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West Papuan activists test waters around Australian asylum rules

West Papuan activists are testing Prime Minister Tony Abbott's statements in relation to his asylum-seeker boat turnback policy, that he has "total respect for Indonesia's sovereignty, total respect for Indonesia's territorial integrity". So far, they are having little luck.

As Abbott was preparing to leave for Bali, three West Papuan activists scaled the wall of the Australian consulate-general in Bali. The activists delivered a letter seeking the release of political prisoners jailed in Indonesia and free access to the long restricted region by the international media.

The letter also said: "We seek refuge and plead for our safety." Australian Trade Minister Andrew Robb told the ABC that the men did not seek asylum for themselves, and left voluntarily within hours, and had gone into hiding.

Last week, seven West Papuans travelling by boat from Papua New Guinea to Australia seeking asylum and were returned to PNG. The legality of sending the asylum-seekers back remains in question.

Last month, the pro-West Papuan independence "Freedom Flotilla" met with West Papuan activists off-shore of the island split between the Indonesian republic and PNG. It had been told it would meet force if it tried to land at Indonesia’s most south-easterly port of Merauke.

The upsurge in West Papuan activism follows attempts by the Indonesian government to find a solution to the West Papua problem while at the same time conducting a crackdown in the territory.

Indonesian President Susilo Bambang Yudhoyono’s proposal is to create what is referred to as "Special Autonomy Plus", a new take on the "Special Autonomy" status granted to the province of Papua in 2001. Not only has there been little about the "autonomy" that is "special", within two years the province had been divided in two, contravening its new status.

The recent "Plus" proposal is intended to allow the more-or-less democratically elected Papua provincial government to engage more closely with the separatist Free Papua Organisation (OPM). Pro-human rights activists say the provincial government does not have power to conduct negotiations. Further, any benign intentions the provincial government might have are undermined by the Indonesian police and military’s continuing "security" approach to West Papuan activism.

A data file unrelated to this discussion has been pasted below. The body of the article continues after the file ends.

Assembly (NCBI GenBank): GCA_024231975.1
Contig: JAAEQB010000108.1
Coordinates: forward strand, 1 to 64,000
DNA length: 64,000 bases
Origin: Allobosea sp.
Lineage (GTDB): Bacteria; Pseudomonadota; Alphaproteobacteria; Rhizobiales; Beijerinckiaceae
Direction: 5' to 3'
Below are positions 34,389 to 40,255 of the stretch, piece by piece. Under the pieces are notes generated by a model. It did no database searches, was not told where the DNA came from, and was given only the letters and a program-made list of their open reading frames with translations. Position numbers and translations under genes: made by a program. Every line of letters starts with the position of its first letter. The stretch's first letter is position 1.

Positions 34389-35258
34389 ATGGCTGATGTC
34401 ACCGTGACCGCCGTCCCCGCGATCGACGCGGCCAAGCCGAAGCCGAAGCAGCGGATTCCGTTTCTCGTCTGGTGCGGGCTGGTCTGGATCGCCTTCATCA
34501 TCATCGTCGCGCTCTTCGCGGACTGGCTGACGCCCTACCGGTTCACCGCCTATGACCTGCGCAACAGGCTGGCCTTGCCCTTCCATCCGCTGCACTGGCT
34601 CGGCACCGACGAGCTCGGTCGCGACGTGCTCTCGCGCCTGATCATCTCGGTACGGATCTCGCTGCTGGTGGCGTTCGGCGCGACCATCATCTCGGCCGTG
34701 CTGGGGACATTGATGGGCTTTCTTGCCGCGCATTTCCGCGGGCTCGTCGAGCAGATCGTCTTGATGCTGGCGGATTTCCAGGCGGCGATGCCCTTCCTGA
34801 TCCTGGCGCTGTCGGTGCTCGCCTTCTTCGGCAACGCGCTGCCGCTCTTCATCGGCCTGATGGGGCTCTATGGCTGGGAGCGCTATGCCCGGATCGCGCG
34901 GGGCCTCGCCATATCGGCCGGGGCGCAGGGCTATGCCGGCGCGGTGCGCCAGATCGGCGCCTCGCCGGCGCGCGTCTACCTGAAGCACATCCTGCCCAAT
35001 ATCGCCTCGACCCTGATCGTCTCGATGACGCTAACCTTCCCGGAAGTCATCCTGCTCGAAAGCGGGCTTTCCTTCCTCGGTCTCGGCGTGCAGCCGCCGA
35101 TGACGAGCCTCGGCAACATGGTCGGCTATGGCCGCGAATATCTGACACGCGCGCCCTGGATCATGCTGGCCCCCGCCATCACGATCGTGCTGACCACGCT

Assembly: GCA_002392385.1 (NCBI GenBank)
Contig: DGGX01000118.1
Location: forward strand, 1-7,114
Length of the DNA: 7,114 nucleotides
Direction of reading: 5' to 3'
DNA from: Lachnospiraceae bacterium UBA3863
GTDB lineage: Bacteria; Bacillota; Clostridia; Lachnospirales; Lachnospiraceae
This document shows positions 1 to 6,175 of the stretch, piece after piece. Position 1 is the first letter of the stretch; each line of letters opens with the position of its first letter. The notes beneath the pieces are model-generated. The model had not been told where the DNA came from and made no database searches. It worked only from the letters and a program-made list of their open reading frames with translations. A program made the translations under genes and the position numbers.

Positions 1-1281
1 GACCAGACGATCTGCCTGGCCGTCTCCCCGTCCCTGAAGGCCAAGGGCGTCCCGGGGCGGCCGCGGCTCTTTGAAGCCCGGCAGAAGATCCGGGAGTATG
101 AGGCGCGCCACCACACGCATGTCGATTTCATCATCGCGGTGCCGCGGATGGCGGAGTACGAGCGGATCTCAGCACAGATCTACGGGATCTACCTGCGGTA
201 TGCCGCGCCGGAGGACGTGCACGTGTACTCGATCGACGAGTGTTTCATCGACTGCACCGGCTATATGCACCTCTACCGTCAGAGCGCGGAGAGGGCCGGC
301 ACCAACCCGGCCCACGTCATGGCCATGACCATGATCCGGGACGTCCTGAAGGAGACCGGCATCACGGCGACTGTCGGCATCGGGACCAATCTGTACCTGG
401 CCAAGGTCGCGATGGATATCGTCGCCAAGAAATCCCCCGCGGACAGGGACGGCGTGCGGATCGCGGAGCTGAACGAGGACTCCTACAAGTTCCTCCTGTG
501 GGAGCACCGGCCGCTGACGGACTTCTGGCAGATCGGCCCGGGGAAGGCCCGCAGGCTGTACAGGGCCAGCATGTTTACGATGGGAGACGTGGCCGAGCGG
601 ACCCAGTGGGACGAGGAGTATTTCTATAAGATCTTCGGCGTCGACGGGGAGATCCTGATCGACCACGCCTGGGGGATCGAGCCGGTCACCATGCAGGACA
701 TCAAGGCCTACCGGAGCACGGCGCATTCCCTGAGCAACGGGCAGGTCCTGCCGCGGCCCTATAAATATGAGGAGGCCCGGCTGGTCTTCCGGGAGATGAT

As activists further note, any negotiations need to be with the national, not provincial, government. They also say that such negotiations must be conducted outside Indonesia to ensure the safety of participants, and be internationally mediated to guarantee their outcome.

With less than one year left in Yudhoyono's term as president, his two-term limit ends in September 2014, both sides have now run out of time to have such negotiations ratified by Indonesia’s legislature. But, as Yudhoyono knows, the parliament would in any case be very unlikely to accept such a negotiated settlement.

West Papuan activists therefore believe their only option now is to try to raise the issue internationally. In doing so, however, they have run up against Australia’s well established policy of supporting West Papua’s continued incorporation within Indonesia.

The West Papuan activists have also run up against Australia’s tougher position of supporting Indonesia’s "territorial integrity", hence, their "voluntary" agreement to leave Australia’s consulate-general in Bali, just ahead of the arrival of Indonesian police.

Abolishing defensive homicide will benefit female victims and offenders

This article was first published at The Conversation on 4th October 2013

The Victorian Department of Justice has released its long-awaited review into the operation of the controversial offence of defensive homicide. The Consultation Paper proposes the offence's abolition on the basis that it is "inherently complex", "has no clear benefit" for women who kill in the context of family violence and has been "inappropriately" used by men who kill. 

Spicing up diabetes treatment

Cinnamon is a popular spice, promoted for its ability to control blood sugar levels in diabetes. Clinical trials using cinnamon in diabetes though have mostly been small in number and haven’t always shown a positive benefit. With more clinical trials recently published, a new scientific review is painting a more positive picture of how this humble spice could have a role to play in managing diabetes.

The idea of using the traditional spice cinnamon to control blood glucose levels in diabetes is an attractive one. Cinnamon contains compounds that show effects similar to insulin, which has the flow-on effect of helping to remove excess glucose from the blood.

Abbott's first foreign test: pulling policy fat from diplomatic fire

Tony Abbott's first international test as prime minister is also likely to be his toughest, when he meets with Indonesian President Susilo Bambang Yudhoyono today. It will be a remarkable feat if he can pull the policy fat from the diplomatic fire.